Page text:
2015 was a great year. For tech, for MobileSyrup, and for me. I can’t say that it all went well, because, as life goes, it didn’t. But here are a few of my favourite things from the past twelve months, give or take a few.
Growth, and Growing Pains
This was a particularly fractious year for independent tech journalism. As Buzzfeed, Fusion, Business Insider, Vox and Vice sucked up millions of dollars from established media giants like Disney, Comcast, Axel Springer and others, the cracks began to show in our perfect world of blogging.
People demanded more from us: better content, with beautifully-produced video and in-depth, informative narration; weekly podcasts, both bite-sized and Tarantino-epic; and a particular keen Canadian focus, one that they can’t get anywhere else.
To bring you these things, we expanded our team. We added the excellent Igor Bonifacic, who came from the world of traditional news reporting, approaching every tech story with boundless curiosity. He’s also a pretty great writer.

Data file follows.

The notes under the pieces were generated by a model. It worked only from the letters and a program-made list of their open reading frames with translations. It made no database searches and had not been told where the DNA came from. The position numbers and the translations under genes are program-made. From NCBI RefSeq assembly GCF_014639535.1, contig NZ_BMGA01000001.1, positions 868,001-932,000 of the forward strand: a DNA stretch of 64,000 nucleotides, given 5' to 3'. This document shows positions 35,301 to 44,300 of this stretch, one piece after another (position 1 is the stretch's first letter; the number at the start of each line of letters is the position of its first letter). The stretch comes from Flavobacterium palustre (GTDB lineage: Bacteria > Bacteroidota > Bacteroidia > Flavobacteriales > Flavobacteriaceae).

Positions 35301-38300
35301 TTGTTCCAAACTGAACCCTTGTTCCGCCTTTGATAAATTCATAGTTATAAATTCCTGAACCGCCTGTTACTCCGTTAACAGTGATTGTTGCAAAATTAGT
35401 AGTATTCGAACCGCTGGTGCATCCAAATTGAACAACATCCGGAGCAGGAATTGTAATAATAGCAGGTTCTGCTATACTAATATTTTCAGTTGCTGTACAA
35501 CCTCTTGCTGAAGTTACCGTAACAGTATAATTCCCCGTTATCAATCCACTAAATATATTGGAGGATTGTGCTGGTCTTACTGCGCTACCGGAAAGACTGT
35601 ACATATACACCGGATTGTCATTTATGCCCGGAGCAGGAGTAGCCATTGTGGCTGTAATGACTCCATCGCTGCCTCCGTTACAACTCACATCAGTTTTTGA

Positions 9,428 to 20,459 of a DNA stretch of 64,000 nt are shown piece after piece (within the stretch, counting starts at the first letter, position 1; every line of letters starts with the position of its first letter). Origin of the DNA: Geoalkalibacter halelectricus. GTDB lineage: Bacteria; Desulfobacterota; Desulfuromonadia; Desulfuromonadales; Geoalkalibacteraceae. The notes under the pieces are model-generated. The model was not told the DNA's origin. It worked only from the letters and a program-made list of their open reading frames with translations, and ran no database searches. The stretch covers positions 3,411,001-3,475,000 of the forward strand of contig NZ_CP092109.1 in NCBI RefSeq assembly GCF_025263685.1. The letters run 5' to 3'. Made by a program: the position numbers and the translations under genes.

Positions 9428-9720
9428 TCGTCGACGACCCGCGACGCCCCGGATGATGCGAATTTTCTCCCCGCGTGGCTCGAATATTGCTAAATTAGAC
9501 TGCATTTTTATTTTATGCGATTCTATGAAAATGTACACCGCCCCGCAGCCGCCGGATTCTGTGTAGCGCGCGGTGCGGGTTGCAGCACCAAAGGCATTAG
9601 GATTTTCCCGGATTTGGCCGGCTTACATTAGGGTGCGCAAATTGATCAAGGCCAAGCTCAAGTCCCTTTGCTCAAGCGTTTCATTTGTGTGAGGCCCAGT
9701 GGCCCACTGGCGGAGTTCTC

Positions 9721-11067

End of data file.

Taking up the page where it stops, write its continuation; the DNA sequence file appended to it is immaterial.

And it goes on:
We added Patrick O’Rourke, previously of Canada.com and The Financial Post, who comes with years of tech reporting experience and gadget reviewing chops. After only four months, he has reviewed almost a dozen products, including the new Apple TV and Pebble Time Round, in the thorough and conversational ways people look for on MobileSyrup.
We also began an ongoing collaboration with Matthew Moniz, a talented up-and-coming YouTube videographer, who has contributed so much to our video presence. With his help, we reached over two million people on YouTube this year, with well-produced videos on some of our favourite products, including the Samsung Galaxy S6, iPhone 6s, Nexus 6P and iPad Pro.
Throughout, we’ve been trying to figure out the best way to mix our unique Canadian content with great reviews, gratifying features and new formats, like the popular (but on-hiatus) ‘Tête-à-tête’ series. Personally, I’ve found podcasting to be incredibly rewarding, but haven’t been successful in setting a regular schedule, nor a regular panel of guests.